2 Timothy 3:16 All Scripture is God-breathed and is useful for teaching, rebuking, correcting and training in righteousness,

3:17 so that the man of God may be thoroughly equipped for every good work.

“All Scripture – This properly refers to the Old Testament…it includes the whole of the Old Testament, and is the solemn testimony of Paul that it was all inspired.” More importantly, as Catholic.com says (emphasis is ours): “Scripture — all of Scripture — is inspired by God (2 Tim. 3:16). This means that the Old Testament is just as inspired as the New Testament and thus an expression of the will of Christ.”

[Update I: A reader pointed out the following: Christians see Jesus as God. That means that he was also the God of the Old Testament. The same God who commanded all those killings and the author of all those violent and disgusting commands as listed in your previous articles. So the violence Jesus supports and predicts is not only evident in the New Testament, but he is supposedly also the author of said violent commands in the Old testament as well. Not only then is the Old Testament “an expression of the will of Christ”–it is Christ.]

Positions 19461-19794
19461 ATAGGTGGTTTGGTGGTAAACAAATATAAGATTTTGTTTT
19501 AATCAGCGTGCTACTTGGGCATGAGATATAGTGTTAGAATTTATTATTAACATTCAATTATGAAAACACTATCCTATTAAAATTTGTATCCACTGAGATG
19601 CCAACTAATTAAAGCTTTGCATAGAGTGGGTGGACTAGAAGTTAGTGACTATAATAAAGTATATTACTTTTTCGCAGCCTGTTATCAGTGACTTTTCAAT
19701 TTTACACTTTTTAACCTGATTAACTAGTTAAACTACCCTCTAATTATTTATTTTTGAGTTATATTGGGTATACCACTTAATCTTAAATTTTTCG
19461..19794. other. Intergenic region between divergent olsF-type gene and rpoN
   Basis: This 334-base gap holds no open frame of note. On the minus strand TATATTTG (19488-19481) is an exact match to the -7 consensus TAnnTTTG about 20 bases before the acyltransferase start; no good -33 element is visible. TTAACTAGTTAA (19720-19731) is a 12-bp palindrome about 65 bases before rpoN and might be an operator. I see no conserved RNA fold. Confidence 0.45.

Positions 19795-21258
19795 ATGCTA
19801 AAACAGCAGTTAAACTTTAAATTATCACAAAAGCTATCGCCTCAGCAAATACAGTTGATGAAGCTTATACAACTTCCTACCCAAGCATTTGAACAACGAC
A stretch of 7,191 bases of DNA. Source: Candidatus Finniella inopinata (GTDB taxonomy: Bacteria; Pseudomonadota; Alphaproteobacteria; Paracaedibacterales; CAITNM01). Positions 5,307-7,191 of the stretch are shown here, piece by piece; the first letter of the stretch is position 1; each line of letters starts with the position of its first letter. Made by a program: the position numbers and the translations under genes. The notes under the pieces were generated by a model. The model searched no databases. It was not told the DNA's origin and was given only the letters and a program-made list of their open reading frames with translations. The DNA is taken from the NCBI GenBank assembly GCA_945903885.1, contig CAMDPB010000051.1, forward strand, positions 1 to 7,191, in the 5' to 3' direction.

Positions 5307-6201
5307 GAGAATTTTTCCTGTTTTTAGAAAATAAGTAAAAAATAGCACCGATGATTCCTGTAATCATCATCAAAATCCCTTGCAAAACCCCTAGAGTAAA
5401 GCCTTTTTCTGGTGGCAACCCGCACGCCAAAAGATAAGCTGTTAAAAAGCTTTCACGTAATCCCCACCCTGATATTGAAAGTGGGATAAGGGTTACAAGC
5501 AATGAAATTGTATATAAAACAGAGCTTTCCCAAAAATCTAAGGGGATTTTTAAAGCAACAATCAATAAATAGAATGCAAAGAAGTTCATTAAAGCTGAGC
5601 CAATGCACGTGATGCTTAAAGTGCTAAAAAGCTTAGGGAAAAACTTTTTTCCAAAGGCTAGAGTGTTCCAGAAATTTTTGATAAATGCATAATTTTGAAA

Protestant Christianity, as seen on this popular Evangelical site, also agrees with this assessment:

Jesus is always in perfect agreement with the Father (John 10:30), so we cannot argue that war was only God’s will in the Old Testament. God does not change (Malachi 3:6James 1:17).

3)  On this note, Jesus Christ himself is depicted in the New Testament as being very violent during his Second Coming (see part 5).  Even if we completely sweep the Biblical prophets and the Old Testament under the rug (which is exactly what anti-Muslim Christians do in debates with Muslims), it doesn’t change the fact that Jesus in the New Testament is very violent: he promises to kill or subjugate all of his enemies, which includes those whose only crime is to refuse to believe in him.  So, even if we completely disregard the OT, this wouldn’t solve the “problem”.

More importantly, the fact that Jesus promised to kill his enemies (a promise he made during his First Coming)–even if he is yet to fulfill this promise–shows that Jesus did not reject the violent ways of the earlier Biblical prophets.  He simply was not in a position of authority or power to carry out these acts of unbridled violence.  He wouldn’t have promised violence if he truly rejected the OT’s violence.